By Michael Cox
We live not just in ‘interesting times‘, but in quite extraordinary times where few in the West now appear to have much confidence any longer in the notion of the West. Time therefore to take a moment to reflect on how these multiple and most unexpected changes will impact on the global political economy and the business world.
Memory can often play tricks on even the most intelligent of human beings, especially in an age of rapid unexpected change when all the normal signposts have been removed or simply washed away by the tides of history. Certainly, for those who have grown up over the last ten, turbulent years, the world today is a very different looking place to what it was back at the turn of the century. Indeed, inconceivable though it may seem now, most of us in the developed West were then in the best of moods – riding high on the back of three great revolutions in international affairs.
The first, and most important of these revolutions was of course, the final triumph of the market in the wake of the global collapse of the centrally planned alternative at the end of the 1980s, and the beginning of the nineties. Initially Poland and Central Europe, then Russia, and finally even ‘communist’ China, discovered that they had no alternative but to join the only economic club in town – the one run by the West, organized on western principles, and according to critics, largely designed to further the interests of the West. Nobody liked to say it too loudly at the time for fear of sounding “triumphalist”. But for many during the heady days of the 1990s it really did seem as if the West was “best” and would, for this very obvious reason, remain the axis around which the world would rotate for the foreseeable future.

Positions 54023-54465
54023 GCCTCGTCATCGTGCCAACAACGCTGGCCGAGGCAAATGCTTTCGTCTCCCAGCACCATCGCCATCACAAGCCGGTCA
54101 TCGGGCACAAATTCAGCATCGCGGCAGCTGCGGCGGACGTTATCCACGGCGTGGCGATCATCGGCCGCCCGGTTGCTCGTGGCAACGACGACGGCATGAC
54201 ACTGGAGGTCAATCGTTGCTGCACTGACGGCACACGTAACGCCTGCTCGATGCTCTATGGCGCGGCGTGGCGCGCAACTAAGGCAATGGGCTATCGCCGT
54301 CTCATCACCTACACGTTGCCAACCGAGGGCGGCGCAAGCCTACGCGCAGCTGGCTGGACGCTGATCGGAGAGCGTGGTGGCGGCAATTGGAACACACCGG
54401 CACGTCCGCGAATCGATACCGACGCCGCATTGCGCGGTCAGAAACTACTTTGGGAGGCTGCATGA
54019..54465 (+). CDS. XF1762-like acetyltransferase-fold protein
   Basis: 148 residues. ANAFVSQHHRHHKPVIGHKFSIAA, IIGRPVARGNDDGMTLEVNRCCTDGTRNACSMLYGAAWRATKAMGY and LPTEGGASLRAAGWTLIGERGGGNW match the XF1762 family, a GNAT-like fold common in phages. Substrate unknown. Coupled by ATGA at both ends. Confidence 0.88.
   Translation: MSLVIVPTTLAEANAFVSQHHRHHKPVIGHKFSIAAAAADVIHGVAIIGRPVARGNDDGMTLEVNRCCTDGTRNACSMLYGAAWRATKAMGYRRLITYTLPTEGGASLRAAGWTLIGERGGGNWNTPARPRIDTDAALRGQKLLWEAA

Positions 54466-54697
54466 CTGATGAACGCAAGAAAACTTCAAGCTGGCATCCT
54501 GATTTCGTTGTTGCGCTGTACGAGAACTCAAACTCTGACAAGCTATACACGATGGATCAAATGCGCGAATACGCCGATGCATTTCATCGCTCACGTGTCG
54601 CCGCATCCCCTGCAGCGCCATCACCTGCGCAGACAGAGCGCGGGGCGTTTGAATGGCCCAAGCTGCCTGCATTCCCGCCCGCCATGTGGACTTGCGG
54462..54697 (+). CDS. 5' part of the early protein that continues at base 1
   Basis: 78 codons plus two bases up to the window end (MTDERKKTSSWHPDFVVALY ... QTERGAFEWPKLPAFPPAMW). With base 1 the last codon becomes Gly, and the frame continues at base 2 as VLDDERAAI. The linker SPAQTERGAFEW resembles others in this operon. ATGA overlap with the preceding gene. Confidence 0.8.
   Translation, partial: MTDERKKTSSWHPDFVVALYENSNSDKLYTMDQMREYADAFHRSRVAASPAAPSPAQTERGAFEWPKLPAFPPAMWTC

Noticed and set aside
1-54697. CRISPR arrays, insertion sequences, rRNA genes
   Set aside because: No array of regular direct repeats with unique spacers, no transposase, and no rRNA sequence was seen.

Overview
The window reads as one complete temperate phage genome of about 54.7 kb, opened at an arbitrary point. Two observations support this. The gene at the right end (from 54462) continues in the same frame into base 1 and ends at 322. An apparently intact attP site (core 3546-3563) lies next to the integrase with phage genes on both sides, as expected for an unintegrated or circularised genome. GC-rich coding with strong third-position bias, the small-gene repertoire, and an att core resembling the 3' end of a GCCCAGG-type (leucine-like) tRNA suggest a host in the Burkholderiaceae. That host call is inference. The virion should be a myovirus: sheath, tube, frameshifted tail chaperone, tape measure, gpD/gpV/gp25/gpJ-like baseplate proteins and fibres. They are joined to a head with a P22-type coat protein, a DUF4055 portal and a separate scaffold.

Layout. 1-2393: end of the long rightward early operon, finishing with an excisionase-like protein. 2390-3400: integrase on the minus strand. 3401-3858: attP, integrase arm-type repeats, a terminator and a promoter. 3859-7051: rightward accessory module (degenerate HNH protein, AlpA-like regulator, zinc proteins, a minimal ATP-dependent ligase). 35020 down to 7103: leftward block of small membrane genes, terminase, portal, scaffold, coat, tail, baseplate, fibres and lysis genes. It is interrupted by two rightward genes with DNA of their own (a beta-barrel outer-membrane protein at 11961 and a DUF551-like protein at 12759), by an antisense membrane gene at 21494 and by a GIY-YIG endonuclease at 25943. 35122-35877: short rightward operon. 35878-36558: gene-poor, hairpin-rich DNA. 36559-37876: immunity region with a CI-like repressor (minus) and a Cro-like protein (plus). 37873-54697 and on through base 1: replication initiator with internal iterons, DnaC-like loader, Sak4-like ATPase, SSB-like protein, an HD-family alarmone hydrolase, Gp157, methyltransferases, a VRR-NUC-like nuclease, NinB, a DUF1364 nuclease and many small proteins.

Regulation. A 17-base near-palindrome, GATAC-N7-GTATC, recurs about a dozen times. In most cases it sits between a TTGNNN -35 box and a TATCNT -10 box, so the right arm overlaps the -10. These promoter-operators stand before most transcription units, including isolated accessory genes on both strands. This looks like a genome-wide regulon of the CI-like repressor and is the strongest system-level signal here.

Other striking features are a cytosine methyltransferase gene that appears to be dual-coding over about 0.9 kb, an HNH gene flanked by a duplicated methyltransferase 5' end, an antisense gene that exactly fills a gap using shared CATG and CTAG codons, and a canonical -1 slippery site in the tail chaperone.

The second great core assumption – born of a much longer revolution in world affairs – related to the United States, that most ‘indispensable’ of nations which instead of doing what all other great powers had done in the past (that is decline) did quite the opposite. In fact, the core belief after the end of the USSR was that we were now living in what Charles Krauthammer called a “unipolar moment”, one which he felt would endure for a great deal of time: in part because the US could lay claim to the most efficient economy in the world; in part because it had constructed the greatest military ever known to man; and in part because none of the other powers in the world – China included – had any chance of ever catching up with the United States. A new Rome was sitting on the Potomac and hardly anybody, save the oddball and the eccentric, doubted its capacity to remain the shining city on the hill for many decades to come.